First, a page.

“A lot is said about grief, especially the conventional wisdom that you do it alone. I personally have found that not to be the case. The goodwill we received after Arthur’s death from people that I did not know, especially through social media, people who liked my music and kind of reached out, was extraordinary. This had much to do with Andrew’s film and I will always be indebted to him for this. The rush of emotion it unleashed in people and the way they wrote about their own sadnesses and their own griefs was monumental and amazingly helpful for me and my family.

“Initially, I thought it would be impossible to do this in the public eye. The impulse was to hide. But it turns out that being forced to grieve openly basically saved us.Of course, there is something that feels almost heroic about suffering on your own, to be locked into a world of memory, almost a nobility, I understand this, but it is an illusion and a very dangerous, life-threatening situation to put yourself in. Susie and I have grown to understand this. We are vigilant around each other, watchful that we don’t shut down.” 

Cave feels it’s important to talk about his wife Susie Bick’s work on her successful fashion label, The Vampire’s Wife. “I’m really, I’m just really blown away by Susie, by what she’s become over this last year – or what she’s managed to do. Seeing it from a different point of view, the incredible healing act of work. It’s not just… in the film it came over as – when Susie talked about it – a distraction. It is that, but it’s actually helped her and – as much as something like this can ever be healed – it’s brought her out of the kind of treacle of grief that we were trapped in a beautifully creative way. That’s been something inspiring and very helpful for me to see.”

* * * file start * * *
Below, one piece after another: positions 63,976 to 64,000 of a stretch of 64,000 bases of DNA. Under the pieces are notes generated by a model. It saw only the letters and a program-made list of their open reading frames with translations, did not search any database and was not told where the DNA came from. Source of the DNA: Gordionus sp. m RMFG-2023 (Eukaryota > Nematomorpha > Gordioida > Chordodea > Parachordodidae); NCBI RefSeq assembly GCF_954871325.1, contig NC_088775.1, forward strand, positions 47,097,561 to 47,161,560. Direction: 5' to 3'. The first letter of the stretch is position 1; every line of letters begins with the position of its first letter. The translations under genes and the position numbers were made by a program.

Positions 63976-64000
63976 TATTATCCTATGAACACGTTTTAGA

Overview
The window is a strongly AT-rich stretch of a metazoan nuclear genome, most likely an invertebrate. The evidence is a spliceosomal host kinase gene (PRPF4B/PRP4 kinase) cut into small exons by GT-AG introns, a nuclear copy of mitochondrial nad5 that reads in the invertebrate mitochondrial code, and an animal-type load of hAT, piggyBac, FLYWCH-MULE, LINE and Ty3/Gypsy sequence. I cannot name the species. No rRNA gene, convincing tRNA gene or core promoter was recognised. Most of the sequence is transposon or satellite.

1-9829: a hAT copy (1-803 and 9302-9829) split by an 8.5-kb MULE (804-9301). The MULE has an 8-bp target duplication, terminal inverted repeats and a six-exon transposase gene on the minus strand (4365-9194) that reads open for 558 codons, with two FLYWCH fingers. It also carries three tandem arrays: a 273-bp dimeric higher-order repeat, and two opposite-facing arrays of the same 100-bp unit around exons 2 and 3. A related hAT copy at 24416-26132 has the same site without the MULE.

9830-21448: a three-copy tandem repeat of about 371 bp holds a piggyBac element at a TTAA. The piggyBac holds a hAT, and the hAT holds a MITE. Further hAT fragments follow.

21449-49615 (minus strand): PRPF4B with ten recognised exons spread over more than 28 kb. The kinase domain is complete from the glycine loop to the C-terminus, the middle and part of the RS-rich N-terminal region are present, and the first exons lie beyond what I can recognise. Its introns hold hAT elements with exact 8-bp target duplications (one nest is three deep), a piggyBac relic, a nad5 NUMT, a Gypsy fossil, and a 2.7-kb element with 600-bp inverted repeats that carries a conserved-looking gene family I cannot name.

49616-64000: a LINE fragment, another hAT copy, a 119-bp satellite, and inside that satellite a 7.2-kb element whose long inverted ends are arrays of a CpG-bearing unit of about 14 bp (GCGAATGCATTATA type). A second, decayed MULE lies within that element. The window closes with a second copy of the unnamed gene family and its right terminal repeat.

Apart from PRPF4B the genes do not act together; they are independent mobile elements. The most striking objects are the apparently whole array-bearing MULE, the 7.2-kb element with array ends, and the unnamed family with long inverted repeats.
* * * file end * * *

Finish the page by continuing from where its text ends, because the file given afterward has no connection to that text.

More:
Returning to work himself, returning to the songs on Lovely Creatures and performing them live, more than he could ever have imagined has occurred. “I haven’t gone near these songs in years. Some of them, I’m literally shocked to find that their meaning has changed completely to me. They suddenly mean something else entirely. Like ‘Into My Arms’ or something like that. It just suddenly feels like I’m not singing it to whoever, it’s –

Cave stops, then starts again. “You know I’m just telling you this, in a way, because one thing I don’t want is people having to come along and involve themselves in someone else’s drama. I don’t want the shows to be like that. I want the shows to be uplifting and inspiring and for people to walk away feeling better than when they came, not some sort of empathetic contagion that goes through the crowd and people walk out feeling like shit. I don’t want that. Because I’m not feeling that way. On stage I feel great. It just sort of feels beautiful and inspiring. The songs are strange things, you know. They’re patient, and wait for the meaning and then meaning changes through the years.”


An edited version of this story was first published by The Guardian UK under the title Nick Cave: ‘I have turned a corner and wandered on to a vast landscape’, 5th May 2017.